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Microsoft releases new Visual Studio Tools for Unity
Microsoft releases new Visual Studio Tools for Unity
August 1, 2014 | By Christian Nutt

Newsbrief: Today, Microsoft released a new version (1.9) of its Visual Studio Tools for Unity. It's available as a free download from MSDN, and supports Visual Studio 2010, 2012, and 2013.

The tool offers "a rich programming and debugging experience" inside of Visual Studio and offers a faster debugger, faster project startup, better handling of C# constructs, and (in Visual Studio 2012 and 2013) one-click game startup while working with the Visual Studio debugger.

The add-on is an updated version of UnityVS, a third-party add-on for Visual Studio from SyntaxTree, a company Microsoft acquired last month so it could better integrate Unity support into Visual Studio.

You can download it here.

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John Ardussi
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When Microsoft bought them they dropped support for Unityscript and Boo. If you use either of those languages you are out of luck even if you paid for it before it was made free. It does not mention their dropping language support anywhere but in their release notes. So beware!

Christian Nutt
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Thanks for pointing it out!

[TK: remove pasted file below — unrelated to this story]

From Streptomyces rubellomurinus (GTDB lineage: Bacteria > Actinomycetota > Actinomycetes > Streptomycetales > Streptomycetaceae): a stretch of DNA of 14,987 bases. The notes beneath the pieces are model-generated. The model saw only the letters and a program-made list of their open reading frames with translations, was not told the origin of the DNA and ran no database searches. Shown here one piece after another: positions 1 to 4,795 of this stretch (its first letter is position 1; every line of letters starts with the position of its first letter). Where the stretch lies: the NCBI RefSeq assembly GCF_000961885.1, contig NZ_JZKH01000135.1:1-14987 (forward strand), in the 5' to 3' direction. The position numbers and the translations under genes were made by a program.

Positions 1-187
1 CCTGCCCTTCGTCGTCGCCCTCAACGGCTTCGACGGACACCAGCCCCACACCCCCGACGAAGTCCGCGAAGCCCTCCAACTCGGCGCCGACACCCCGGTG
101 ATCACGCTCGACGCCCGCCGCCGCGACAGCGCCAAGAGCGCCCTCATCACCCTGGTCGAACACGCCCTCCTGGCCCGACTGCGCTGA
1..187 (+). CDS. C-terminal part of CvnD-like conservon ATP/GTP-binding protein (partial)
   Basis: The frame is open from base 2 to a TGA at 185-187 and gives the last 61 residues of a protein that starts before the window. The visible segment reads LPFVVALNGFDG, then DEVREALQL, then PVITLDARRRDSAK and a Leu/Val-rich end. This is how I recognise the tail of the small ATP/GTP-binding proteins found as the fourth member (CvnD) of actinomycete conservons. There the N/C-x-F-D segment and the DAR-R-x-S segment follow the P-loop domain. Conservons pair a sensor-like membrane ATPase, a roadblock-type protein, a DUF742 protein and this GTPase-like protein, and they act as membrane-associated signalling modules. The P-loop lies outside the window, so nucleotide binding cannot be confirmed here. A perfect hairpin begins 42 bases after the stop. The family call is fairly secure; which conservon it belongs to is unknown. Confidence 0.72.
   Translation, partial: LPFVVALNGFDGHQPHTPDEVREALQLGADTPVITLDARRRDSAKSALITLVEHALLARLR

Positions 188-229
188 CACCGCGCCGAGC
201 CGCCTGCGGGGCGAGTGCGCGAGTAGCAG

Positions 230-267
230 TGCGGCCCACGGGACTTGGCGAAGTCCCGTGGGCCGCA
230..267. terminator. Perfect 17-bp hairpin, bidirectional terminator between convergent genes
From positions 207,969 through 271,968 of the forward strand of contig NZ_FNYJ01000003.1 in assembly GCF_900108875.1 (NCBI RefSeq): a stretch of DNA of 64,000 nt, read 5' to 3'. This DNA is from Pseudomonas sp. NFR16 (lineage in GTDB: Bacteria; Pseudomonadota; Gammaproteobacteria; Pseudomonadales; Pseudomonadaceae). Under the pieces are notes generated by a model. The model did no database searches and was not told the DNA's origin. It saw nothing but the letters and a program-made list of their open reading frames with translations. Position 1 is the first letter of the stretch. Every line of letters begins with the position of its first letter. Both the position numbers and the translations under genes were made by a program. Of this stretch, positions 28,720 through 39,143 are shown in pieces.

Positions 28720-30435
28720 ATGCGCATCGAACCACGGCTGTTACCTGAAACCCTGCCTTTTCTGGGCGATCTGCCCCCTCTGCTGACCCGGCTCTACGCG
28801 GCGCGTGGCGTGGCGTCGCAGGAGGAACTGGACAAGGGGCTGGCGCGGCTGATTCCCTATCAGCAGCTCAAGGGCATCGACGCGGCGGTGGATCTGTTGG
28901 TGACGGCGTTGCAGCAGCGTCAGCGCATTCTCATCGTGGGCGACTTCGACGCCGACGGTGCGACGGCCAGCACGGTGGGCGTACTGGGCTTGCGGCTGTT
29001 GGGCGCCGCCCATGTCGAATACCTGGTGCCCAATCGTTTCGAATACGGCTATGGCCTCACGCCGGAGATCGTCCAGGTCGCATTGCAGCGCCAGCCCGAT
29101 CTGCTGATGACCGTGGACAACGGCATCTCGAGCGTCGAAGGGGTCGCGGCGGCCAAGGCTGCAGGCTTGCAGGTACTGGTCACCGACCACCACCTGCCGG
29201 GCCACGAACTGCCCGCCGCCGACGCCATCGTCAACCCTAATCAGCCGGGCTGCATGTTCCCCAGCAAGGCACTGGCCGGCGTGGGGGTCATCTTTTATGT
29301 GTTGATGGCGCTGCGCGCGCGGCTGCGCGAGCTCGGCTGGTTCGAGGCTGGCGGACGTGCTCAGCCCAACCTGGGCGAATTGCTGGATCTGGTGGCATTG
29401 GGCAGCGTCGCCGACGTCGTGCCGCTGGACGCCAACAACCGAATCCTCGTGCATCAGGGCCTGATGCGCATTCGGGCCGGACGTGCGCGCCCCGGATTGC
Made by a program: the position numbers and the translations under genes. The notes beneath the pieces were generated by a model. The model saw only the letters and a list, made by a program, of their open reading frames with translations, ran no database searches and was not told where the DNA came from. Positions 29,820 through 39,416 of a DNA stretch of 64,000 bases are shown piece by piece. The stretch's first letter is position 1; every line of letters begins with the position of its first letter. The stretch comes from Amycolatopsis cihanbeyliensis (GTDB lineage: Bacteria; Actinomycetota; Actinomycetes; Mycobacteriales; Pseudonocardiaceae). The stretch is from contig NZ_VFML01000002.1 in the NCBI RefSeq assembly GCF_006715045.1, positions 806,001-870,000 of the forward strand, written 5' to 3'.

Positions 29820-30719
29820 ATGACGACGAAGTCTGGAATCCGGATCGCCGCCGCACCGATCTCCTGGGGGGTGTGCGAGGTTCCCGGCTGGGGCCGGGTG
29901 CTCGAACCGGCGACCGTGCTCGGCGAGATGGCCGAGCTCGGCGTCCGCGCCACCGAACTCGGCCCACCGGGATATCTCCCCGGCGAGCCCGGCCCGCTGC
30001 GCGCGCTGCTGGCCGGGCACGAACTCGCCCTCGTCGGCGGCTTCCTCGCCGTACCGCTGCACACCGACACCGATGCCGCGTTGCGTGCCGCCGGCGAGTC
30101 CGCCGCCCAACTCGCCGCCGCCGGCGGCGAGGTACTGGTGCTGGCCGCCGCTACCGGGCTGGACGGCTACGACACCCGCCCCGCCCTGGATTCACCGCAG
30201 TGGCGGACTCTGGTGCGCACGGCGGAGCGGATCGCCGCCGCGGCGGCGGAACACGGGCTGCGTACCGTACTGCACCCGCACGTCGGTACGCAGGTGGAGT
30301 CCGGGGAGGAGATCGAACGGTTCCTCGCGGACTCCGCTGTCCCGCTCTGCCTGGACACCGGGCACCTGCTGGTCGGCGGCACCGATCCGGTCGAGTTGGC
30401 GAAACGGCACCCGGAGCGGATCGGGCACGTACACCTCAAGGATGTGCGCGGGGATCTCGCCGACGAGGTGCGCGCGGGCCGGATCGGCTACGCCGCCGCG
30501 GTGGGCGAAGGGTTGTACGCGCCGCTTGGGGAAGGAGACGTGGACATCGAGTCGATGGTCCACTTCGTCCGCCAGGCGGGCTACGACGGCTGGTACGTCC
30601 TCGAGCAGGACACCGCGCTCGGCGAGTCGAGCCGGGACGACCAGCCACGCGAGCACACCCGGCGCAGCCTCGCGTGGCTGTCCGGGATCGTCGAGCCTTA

Kailas Dierk
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Actually it does say this at the bottom of the 1.9 change log:

Kujel Selsuru
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Not to come of as too selfish but encouraging more C# use by in this case discouraging the use of other languages is a positive to me. I've nothing a gainst Boo or Unity Script (I've never used either) but I really like C# so this will likely encourage more people to take up the language I like most. Sure I'd prefer they found a better way to promote C# but from my perspective it's a tollerable evil.

Jason Miller
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I'm a little disappointed with Microsoft because I understand they did it to promote their language and destroy the others, but that's business.

I do think that at some point, the reasons to maintain the other languages (Unity-Script and Boo) will come into question, as what's the purpose of maintaining them, other than to accommodate similar ways of programming the same thing. The purpose for each language isn't vastly different from each other, unlike c# and shader languages.

Demian Schanzel
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Hmm, this may be considered quite an odd question,
Though as someone who's currently engaged in the act of a little Unity coding (C#/Javascript), would you recommend this over the classic Monodevelop, or are they both mutually accessible and equal in quality?

Tristan Lewis
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You still need to own a paid version of visual studio as the express version does not support plugins. If you have that, I would recommend it over mono develop as the debugging support is better integrated and VS has numerous useful features not available in mono develop.

Alexandre Lautie
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Well I changed from mon to visual studio, and it made Unity a lot less stable.
Sometimes I can't connect the debugger, and I have to retart visual and Unity etc...
Sometimes Unity freeze when I compile using Visual (and lost every modification I've made in the Unity scene...)
For me it didn't made me more productive than with monodev. But apparently I was lucky to have almost no problem with mono.
I'm not the only customer complaining and I think it vary greatly from one computer to another.

I got visual studio with the bizspark.